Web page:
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What Harrell was getting into was one of the best-kept secret careers in pro sports, something any overachieving athlete transitioning out of college would be foolish not to explore. Along with a competitive salary (top service members bank upwards of $100,000 a year), a career as a tire carrier offers the potential for real professional growth—something the NFL explicitly does not promise with every reminder of the average player’s shelf life: just 3½-years.
A pit crew athlete? He can keep his job for as long as he can beat the clock. For the mean that’s five years. For the exceptional that can be 15 years or more. And when he can’t beat the clock anymore, or wearies of the 36 weeks of travel and 49 weeks of constant aerobic and strength training, he’s well positioned to segue into a slower gig inside the race shop, helping to build racecars from the ground up.
When presented this information, Harrell adjourned his internal debate and accepted Burkey’s offer. Before he could appreciate the fact that he was just one of six to make the final cut and now part of an elite group of 24, he second-guessed himself. “I wondered what I was doing here for the first three months,” Harrell says. “It was really, really tough. You don’t grow up learning how to carry a tire.”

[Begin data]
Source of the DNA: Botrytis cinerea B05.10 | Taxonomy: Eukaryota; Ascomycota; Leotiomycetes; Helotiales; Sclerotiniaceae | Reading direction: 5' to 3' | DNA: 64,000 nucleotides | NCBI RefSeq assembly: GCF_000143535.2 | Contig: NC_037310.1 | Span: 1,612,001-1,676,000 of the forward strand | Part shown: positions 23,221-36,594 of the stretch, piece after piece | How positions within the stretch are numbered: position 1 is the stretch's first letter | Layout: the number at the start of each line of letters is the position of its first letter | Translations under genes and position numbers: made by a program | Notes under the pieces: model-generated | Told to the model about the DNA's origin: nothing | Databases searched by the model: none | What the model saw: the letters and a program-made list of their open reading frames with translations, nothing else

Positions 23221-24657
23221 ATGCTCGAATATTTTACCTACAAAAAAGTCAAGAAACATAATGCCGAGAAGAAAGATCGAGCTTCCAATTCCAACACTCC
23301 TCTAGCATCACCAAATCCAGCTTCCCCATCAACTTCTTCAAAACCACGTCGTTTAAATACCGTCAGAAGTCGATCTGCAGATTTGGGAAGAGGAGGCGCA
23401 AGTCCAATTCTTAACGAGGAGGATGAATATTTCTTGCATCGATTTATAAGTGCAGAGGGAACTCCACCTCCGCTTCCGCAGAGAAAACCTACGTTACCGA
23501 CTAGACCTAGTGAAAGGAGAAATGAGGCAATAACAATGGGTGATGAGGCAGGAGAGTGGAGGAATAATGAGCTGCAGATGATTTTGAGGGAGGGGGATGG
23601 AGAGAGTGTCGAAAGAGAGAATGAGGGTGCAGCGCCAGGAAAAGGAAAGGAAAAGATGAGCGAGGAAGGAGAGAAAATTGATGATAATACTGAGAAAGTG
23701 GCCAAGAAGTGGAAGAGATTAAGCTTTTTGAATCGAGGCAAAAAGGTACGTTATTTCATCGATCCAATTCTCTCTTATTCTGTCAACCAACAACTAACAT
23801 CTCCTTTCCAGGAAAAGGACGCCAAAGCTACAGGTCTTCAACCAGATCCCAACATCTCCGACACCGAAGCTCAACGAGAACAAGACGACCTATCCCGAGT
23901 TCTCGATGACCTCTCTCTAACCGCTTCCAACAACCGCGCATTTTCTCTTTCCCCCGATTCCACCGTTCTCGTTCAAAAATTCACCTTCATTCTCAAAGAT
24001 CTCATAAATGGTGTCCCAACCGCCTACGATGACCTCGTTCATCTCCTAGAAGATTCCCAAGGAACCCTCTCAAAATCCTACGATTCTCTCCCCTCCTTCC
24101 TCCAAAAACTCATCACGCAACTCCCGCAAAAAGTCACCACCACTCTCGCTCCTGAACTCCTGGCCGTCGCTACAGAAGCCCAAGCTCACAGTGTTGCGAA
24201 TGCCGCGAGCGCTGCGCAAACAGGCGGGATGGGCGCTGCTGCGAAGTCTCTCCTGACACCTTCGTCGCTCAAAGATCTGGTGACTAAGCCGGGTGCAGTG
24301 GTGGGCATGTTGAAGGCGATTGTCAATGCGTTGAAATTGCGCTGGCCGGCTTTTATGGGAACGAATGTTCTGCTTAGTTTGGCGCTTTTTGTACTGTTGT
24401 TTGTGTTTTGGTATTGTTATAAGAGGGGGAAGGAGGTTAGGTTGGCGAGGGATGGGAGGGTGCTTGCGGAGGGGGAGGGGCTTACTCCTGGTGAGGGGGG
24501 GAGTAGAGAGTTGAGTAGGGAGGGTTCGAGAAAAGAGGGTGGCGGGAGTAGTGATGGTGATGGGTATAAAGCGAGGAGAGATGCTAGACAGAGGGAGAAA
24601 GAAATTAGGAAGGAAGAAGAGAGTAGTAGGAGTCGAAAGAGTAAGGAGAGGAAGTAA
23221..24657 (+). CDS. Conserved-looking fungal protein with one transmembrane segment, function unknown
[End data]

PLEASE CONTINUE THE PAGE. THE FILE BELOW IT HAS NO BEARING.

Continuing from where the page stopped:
Still, if four years as a walk-on in a Saban-run program taught Harrell anything, it was how to compete against his betters. Immediately he singled out the most competent person at his position, a racing lifer named Clay Robinson who toted rubber for the Hendrick team fronted by Earnhardt Jr., the Dallas Cowboys of racing drivers, and studied his every move. Harrell availed himself of the terabytes of race and practice video at Hendrick HQ, from the bird’s eye perspectives to the helmet cam views. Sometimes he watched from his coach’s office, other times right on his smartphone. “I studied [Robinson’s] tendencies,” he says. “I watched film tirelessly, over and over. That’s what I’ve always done to get better. I have to watch myself do it, watch somebody else do, and then compare.”
He obsessed over the number of steps he took to get back and forth around the aft of the car, with its spoiler jutting out like the arm of a would-be tackler. He strived for a parallel efficiency in the way he handled the tire and slotted it flush onto the wheelbase, allowing the tire changer to bolt it on easily with his air gun. Before he knew it, he found himself possessing a single ambition: to make it to the majors—the Cup series, where Hendrick crews have consistently proven to be the fastest.